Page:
Of all years, this year is an important time to offer a special commemoration of the Holocaust. Eyewitnesses are few and far between now. Jewish communities that gather for Yom Hazikaron Lashoah V’laG’vurah, A Day of Remembrance for the Holocaust and Heroism, keep memories alive of Jews and members of other groups murdered by the Nazis. However, more and more, stories of heroism are being highlighted as examples of what the human spirit is capable of accomplishing, even against insurmountable odds.
PBS presented such a tale in its program on Wednesday night on NOVA – Holocaust Escape Tunnel. The portrayal of vibrant Jewish life in the town of Vilnius, or Vilna, with its 76,000 Jews, could have concluded with the death of most of those Jews in actions by the SS in Ponar Forest outside Vilnius. The program, however, focused, first, on the search for remnants of the Great Synagogue of Vilna, which stood for just over 300 years until its destruction by the Nazis. The discovery of the mikveh, the ritual bath, that was in the basement of the synagogue was heartwarming as a reflection of the commitment to Judaism that pervaded that community.
And then, the program’s focus shifted to the stories told by survivors of a purported escape from Ponar Forest after working against their will for the Nazis. They were forced by the Nazis to dig up the bodies of Jews and other community members who had been murdered and buried in large pits outside Vilna. And then, they were ordered to burn the bodies. The Ponar workers, 86 of them, attended to their horrendous task, but eventually engaged in another project in secret. Using only spoons, they spent 76 days digging a tunnel that began at the center of their work to a spot 100 feet away inside the forest that might offer these men a chance to escape.
On April 15, 1944, the last night of Passover, the workers determined that they needed to make their move. They know that, after completing their forced labor, they would be the last victims of the Nazis in Ponar Forest. Of the 86 who made their way through the escape tunnel, 11 survived.
Using modern technology, a group of experts were able to conduct surveys that looked into the ground and identified the continuing existence of the escape tunnel, still remaining after all these years. The program on PBS concluded with interviews with family members of the survivors, who were shocked and gratified that the story they had heard for so long had been corroborated by science. While the episode ended sadly for some, there was a sense of triumph for those who escaped through the tunnel and survived the war and made sure to tell their incredible story.
Last month, during the Central Conference of American Rabbis convention in Atlanta, Holocaust scholar and author Deborah Lipstadt spoke to us. She has gained a great deal of attention because of the excellent film “Denial,” which recounted her victory in the libel case brought against her by Holocaust denier David Irving.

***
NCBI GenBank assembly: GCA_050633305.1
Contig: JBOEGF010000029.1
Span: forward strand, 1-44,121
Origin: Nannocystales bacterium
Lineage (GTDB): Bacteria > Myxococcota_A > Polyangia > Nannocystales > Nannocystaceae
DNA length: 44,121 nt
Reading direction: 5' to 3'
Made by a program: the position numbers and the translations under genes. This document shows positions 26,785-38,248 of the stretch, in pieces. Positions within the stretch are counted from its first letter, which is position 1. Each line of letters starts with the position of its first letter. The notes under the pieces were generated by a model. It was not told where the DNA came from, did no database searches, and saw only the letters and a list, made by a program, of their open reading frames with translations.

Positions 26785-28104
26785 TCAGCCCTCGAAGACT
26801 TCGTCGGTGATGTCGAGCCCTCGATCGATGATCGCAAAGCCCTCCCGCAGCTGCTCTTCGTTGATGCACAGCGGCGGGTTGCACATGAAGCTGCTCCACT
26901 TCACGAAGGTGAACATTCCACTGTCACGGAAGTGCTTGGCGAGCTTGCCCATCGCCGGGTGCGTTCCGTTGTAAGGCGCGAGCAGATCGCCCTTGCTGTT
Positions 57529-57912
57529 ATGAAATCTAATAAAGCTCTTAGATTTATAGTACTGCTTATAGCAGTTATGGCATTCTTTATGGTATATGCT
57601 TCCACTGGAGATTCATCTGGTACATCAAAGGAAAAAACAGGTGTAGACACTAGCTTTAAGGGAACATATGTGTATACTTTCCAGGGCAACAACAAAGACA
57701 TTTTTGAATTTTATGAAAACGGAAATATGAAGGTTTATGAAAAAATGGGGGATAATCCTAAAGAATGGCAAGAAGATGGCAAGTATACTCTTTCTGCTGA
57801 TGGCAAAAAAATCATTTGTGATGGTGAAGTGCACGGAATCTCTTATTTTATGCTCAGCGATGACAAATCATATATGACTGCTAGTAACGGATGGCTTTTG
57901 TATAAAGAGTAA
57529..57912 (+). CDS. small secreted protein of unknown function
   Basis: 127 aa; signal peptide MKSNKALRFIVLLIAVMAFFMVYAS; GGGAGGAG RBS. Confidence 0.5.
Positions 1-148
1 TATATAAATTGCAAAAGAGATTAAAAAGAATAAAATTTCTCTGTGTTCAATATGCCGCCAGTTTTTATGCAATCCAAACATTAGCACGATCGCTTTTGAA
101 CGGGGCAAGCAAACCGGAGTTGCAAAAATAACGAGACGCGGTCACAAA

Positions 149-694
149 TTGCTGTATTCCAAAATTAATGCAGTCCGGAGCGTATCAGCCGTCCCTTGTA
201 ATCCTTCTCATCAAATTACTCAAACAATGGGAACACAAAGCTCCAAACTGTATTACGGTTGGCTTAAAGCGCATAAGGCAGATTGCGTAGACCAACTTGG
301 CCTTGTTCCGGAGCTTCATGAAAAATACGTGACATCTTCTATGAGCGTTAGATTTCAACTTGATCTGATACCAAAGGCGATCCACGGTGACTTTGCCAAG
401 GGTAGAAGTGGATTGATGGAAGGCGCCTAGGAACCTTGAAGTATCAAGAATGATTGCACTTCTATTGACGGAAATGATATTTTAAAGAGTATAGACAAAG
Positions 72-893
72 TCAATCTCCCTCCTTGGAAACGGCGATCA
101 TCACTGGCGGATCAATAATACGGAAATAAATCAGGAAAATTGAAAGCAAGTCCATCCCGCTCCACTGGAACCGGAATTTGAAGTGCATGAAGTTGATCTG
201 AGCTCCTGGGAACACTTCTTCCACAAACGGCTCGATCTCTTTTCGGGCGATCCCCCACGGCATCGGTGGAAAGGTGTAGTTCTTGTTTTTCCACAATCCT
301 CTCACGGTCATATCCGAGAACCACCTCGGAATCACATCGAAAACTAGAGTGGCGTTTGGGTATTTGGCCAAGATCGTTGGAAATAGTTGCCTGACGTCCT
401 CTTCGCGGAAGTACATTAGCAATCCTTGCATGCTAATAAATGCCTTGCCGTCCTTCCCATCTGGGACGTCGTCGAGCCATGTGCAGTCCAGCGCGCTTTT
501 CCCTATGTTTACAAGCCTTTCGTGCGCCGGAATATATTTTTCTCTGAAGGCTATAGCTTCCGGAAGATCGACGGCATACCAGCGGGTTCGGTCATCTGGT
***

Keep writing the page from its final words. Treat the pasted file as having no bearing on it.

She spoke to us about the persistence of anti-Semitism both on the left and the right, and the extreme overuse of analogies to the Holocaust that all too frequently use terms like “Nazi” and “he/she is just like Hitler.” She asserted that those comparisons take away from what the Holocaust was: the systematic extermination of Jews, primarly, along with the murder of other people as well. Dr. Lipstadt declared that something can be terrible, such as the tragedies happening in our world today, without being a Holocaust. Her words of caution were well-spoken.
However, she also said that Jews should not be Jewish only because of anti-Semitism. “Don’t turn Jews into an object,” she explained. “Make Jews the subject – talk about what Jews do, not what others do to Jews.”
Around the world, communities will be commemorating Holocaust Remembrance Day, Yom Hashoah,, which begins at sundown this Sunday night, April 23, and concludes on Monday evening. Some will be holding commemorations on Sunday afternoon to facilitate better participation.
As we host the Jewish Food and Folk Festival in the hours before Yom Hashoah begins, may it be our signal to the community and to our immediate world that we are a subject, not an object; that we are a community that sustains what it means to continue to live Jewish values, that we will practice teachings that direct us to decry stereotyping, prejudice and hatred, to show warmth and heartfelt hospitality to those who come into our presence, and to love our neighbors as ourselves.Beyond music, dance, pastrami sandwiches, knishes, bobka and rugelach, we have so much to offer to each other, to our community and to the world. And in sustaining not only our culture but the principles of Judaism as well, we will, with our small but mighty numbers, remind the world of the significance of remembrance, resistance and resolve. And to everyone in and around Las Cruces, I would say: may we always join together to live out our best values and noblest aspirations in a context of understanding and peace.